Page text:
This gives us a clearer image, as the triad of the politic, the economic, and the media are the chains of humanity’s freedom, and they are tools for deceiving and misleading it. We’re facing a new criticism of an ideology, but no classes can be seen here except what can we describe as the hyperreality class, the reality and what comes above. Hyperreality is the ideology with no ideological intellect, the ideology of lostness, the ideology of wandering into vanity.

Contemporary history seems in total an illusionary history of totalitarian authoritarianism that mastered the technical alienation of the individual. History seems like the prevalence of the technological truth, which always turns into the opposite, the system constantly employs other elements, and produces an advanced technological system, that later becomes unreal or not true due to its extravagance, illusions, and resulting in unanticipated consequences.(10) Therefore, the reality seems like an illusion, the war seems like a video game, and the political motive seems like a technical deception of the masses! This is a result of the simulated phantom image, that without exposing it, no scenario of liberation can be discussed.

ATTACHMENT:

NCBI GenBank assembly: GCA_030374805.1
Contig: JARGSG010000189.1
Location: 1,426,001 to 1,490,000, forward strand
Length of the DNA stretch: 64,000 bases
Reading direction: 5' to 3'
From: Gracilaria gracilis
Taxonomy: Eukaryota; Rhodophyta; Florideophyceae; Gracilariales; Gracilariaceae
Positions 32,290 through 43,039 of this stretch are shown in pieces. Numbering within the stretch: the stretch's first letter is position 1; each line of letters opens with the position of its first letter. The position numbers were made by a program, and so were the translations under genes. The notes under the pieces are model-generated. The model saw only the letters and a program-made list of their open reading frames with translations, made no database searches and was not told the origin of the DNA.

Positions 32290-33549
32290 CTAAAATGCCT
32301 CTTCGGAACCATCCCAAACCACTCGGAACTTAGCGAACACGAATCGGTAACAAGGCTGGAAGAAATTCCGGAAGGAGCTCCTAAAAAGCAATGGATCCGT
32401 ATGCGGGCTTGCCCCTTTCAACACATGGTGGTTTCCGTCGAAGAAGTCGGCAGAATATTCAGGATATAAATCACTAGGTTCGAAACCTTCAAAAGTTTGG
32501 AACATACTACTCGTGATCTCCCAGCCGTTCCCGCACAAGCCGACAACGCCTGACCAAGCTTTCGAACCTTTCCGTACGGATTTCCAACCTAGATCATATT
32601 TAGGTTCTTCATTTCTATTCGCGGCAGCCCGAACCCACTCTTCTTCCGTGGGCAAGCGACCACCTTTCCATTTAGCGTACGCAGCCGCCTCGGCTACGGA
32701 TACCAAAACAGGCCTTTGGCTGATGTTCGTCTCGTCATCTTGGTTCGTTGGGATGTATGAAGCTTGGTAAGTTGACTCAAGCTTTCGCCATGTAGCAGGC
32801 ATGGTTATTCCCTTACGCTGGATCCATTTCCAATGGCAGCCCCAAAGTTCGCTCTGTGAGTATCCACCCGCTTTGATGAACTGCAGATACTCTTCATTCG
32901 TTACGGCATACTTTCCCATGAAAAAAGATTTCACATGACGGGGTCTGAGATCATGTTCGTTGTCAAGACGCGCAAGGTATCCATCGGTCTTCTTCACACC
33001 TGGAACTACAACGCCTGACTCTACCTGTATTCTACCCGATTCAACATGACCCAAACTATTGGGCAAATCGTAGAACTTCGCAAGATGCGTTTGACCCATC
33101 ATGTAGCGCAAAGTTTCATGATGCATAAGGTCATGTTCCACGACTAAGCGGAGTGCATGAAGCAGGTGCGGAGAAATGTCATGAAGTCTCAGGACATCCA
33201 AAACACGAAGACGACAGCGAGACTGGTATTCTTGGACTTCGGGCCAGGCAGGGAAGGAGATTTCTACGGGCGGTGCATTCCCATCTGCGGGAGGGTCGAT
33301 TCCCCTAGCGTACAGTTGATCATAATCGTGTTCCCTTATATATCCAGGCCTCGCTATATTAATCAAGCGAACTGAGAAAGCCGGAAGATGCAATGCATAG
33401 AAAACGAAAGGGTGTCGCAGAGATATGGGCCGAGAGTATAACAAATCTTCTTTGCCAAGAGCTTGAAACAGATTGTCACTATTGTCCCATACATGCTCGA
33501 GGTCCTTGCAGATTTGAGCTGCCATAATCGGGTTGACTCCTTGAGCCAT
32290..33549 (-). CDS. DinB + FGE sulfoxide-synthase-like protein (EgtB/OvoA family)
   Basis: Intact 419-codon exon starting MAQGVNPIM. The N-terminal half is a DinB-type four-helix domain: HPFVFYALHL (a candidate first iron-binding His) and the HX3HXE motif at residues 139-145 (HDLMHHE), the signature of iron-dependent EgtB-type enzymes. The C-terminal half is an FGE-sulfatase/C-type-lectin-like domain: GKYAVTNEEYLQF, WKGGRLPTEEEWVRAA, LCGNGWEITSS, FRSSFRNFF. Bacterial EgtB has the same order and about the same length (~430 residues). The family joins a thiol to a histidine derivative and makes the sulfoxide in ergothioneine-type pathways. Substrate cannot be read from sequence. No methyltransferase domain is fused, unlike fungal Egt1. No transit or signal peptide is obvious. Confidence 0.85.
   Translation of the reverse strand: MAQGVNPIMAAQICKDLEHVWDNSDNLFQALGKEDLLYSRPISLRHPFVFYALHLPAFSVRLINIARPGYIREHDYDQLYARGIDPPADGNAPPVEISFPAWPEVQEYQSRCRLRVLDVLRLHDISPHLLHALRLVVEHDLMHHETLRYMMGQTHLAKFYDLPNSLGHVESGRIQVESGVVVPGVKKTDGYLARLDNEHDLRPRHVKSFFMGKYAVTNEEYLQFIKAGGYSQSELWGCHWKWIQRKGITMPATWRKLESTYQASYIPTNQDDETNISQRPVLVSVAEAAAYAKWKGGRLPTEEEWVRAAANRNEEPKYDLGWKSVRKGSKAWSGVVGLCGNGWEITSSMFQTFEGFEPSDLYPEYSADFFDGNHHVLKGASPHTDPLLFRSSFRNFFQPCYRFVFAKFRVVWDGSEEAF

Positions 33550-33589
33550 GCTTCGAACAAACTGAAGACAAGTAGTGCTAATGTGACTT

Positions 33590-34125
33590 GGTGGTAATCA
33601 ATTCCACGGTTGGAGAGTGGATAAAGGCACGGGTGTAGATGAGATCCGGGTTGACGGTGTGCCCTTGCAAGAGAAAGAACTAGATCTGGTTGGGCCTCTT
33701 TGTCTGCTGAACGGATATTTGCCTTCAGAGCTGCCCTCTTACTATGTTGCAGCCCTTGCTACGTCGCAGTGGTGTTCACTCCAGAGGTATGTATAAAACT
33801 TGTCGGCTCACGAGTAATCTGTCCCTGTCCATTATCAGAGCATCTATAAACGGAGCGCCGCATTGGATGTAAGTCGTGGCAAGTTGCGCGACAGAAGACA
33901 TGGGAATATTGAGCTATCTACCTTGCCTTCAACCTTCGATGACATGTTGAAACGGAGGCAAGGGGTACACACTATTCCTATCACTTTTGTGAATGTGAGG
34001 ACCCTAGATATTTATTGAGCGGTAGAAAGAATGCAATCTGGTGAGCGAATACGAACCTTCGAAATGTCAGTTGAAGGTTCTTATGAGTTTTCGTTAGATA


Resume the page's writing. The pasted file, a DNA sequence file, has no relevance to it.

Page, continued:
1. Baudrillard, Jean, and Jean Baudrillard. 2003. The spirit of terrorism ; and, other essays. London: Verso. Pages 27 – 29

2.  Baudrillard, Jean. 1994. Simulacra and Simulation, page 5-6.

3.  Douglas Kellner, Jean Baudrillard after Modernity, Provocations on a Provocateur and Challenger,p24.

4.  Baudrillard, Jean. 1994. Simulacra and Simulation, page 6

5. Giddens, Anthony.  (1993).  Sociology.  Cambridge, England :  Polity Press

6.  Baudrillard, J. (1996). The Perfect Crime. United Kingdom: Verso.

7.  Baudrillard, Jean. 1994. Simulacra and Simulation, page 79

8. Baudrillard, Jean. 1994. Simulacra and Simulation, page 150 – 151

9.  Baudrillard, J. (2013). The Spirit of Terrorism. United Kingdom. Page 46. 

10. Douglas Kellner, Jean Baudrillard after Modernity, Provocations on a Provocateur and Challenger, p24.


Professor of Contemporary Philosophy at the College of Arts - the University of Baghdad, founder and Chairman of the Arab Academic Association for Philosophy.

“Al Tashkeel” Magazine

he first issue of “Al Tashkeel” Magazine was published back in 1984, four years after the formation of the Emirates Fine Arts Society. The fine arts movement was witnessing growth and gaining traction on all other artistic levels.